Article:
[ a collection of crumbs
some detritus,
light, to throw off thieves.

The good stuff's hidden. ]

on a cemetery statuette

she weeps in her neglect;
a spider defecated webs
and left a sad integument
where death and dust collect,

and in its way protects her,
draws her closer to her grief;
the return of nature in relief
completes her sorrow


You wandered by when I still
slung books over my shoulder,
but I stared at my shoes,
distracted by moments
in history, stuck
in my head
searching for some
map of the future,
figuring the lines,
the route toward

Well, here I am now,
not much further along,
and you seem so
far down the road.

So what's up?
Need new shoes.

ten + 27

it's all I got
and a sweet tear appears out of nowhere,
unseen, but felt and tasted

why this joy is so cataclysmic
so earnest and such a shock
(and so terribly indiscreet)

I think I'm embarrassed
though alone and unwatched,
it's all the fault of childhood

and a dream resurrected
you know that one
I made the mistake to have?


the night cries with sirens
in the city;
I can picture saddened faces
around a fading baby boy
or a frantic addled woman
running aside a quiet man,
wheeled away and into the ambulance,
driven quickly into the hands of tired nurses

the sweet scent of peppermint
lifts from my tea;
I want to drink it quickly
and not enjoy it


If I could sense it slowly
shifting to the north and to the west,
parting halfway down the middle,
the crack filling with mantle,
like mortar between massive bricks
of cheated broken land,

I might feel a gentle peace,
as one does when one finally dies.
So it isn't that I haven't
loved the place I want to leave.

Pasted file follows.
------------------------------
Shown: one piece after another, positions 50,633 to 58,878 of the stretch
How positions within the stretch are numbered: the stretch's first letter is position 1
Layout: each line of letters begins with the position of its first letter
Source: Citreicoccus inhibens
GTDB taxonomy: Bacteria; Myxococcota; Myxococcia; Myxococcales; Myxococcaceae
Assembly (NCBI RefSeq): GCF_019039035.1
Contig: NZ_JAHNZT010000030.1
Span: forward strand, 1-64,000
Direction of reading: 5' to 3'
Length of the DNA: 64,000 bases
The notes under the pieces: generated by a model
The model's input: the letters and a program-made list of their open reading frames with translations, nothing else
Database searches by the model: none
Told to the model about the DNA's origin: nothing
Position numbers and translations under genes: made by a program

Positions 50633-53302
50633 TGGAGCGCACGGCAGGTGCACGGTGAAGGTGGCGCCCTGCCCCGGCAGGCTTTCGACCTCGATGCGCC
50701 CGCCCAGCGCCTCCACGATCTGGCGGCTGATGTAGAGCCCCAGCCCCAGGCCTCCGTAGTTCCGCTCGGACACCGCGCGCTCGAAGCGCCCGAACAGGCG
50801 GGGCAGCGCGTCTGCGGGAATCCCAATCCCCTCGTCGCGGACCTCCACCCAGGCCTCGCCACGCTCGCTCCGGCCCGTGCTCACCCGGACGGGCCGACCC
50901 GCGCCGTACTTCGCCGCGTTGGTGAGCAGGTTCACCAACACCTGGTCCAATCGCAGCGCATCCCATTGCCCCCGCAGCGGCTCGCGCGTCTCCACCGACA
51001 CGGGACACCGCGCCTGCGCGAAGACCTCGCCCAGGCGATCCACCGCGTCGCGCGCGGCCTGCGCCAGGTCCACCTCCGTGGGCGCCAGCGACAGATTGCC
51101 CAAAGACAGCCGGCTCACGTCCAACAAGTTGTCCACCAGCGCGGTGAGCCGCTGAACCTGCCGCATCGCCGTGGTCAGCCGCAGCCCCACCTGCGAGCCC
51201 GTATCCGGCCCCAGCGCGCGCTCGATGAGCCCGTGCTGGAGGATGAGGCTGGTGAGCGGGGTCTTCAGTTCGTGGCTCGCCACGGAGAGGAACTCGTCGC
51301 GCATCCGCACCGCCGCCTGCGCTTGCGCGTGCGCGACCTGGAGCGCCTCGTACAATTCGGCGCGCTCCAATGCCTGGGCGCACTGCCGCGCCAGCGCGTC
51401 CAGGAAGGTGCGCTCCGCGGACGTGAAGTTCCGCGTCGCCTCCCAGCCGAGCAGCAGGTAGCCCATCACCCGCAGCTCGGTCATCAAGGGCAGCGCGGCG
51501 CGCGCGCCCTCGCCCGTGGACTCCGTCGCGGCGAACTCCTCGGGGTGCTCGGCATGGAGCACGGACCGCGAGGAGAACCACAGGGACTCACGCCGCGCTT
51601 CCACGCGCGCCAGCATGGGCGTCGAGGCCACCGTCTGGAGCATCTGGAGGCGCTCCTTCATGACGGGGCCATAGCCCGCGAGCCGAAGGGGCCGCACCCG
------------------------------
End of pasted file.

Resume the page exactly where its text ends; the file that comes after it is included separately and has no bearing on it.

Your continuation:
I've memorized its ugly face
and found it beautiful.

Eleven Haiku by a 20-year-old European American

Quiet sparkles drop
in a line; "thanks for glancing,"
they whisper. I nod.

Shades part a staring
inch; I walk by and smile
at the peeking crack.

Peanut butter on
a pretzel sticks to the roof
of my happy mouth.

Wax like an ugly
sniff slips unhappily down
the ailing candle.

Crumpled message lands
in wastebasket; who has time
to light them on fire?

Startled by my steps,
the shy cricket hushes like
a singing father.

Register jingles;
she exchanges my blue dime
for a silver one.

"Strange spot for a scratch."
"Put your lips there, and maybe
it will go away."

Eraser dust falls
from a misspelled word and forms
its own on the floor.

This hug puzzles me.
Should I enjoy it this much?
Why not? It is free.

Bed creaks; someone sighs.
It's not me, yet there's no one
else here in the room.

"High Up"

Rivers of asphalt
roar down the mountainsides,
slick, dark, and crumbling.
I stop and wait the night.
The odd water cleans the air,
and at dawn the clearest sight
shocks me suddenly aware
of strange delights
lost to old recollection.

The segmented land below,
where green and brown
meet black and grey,
maintains a dark complacency.
It seems so roughly hewn,
a collection of bemused strangers
brought together by mistake.
The sun and mountains intersect,
but cities measure the open plain
and close the space from next to next,
and fill the guilded memory with pain:

the thought of elk descending to this place,
of migrating flocks of waterfowl,
of grizzlies nosing through the woods
and people collecting acorns,
of rivers and meandering streams,
and new men with their narrow dreams.


A butterfly flirts with the edge of the lake
and executes a pirouette,
and that is time for you, sometimes,
a rapid spin that stays airborne somehow.
Yet every season drops behind you
like the footfall of a giant,
and every year he moves in closer to the kill.

So a flower spins across the sky
in a casual courtship with the wind,
and branches mingle freely without a care.
Birds draw perfect circles overhead,
and bugs caress the bark of trees,
and you try not to stare.


Today I call myself a honey bee, as in the thing I am.
I have a common name with who I was, of course,
which in terms of nomenclature means I am the same --
but the friends I make today replace those of before,
and I will make a million more.

Ha! I was a squirrel that harbored nuts, but they have rolled away.
Oh, I was a fish that tasted every worm that sank my way.
And --and-- once I was a lion proud and strong, showing off my mane.
As that I gathered many friendships -- some remain.

But in the edges of my footprints, which also stay the same,
like the pollen from my wings, I leave a bit of who I am behind,
and like the bees that fly around sputtering my name,
the memories of who I was spin around my mind.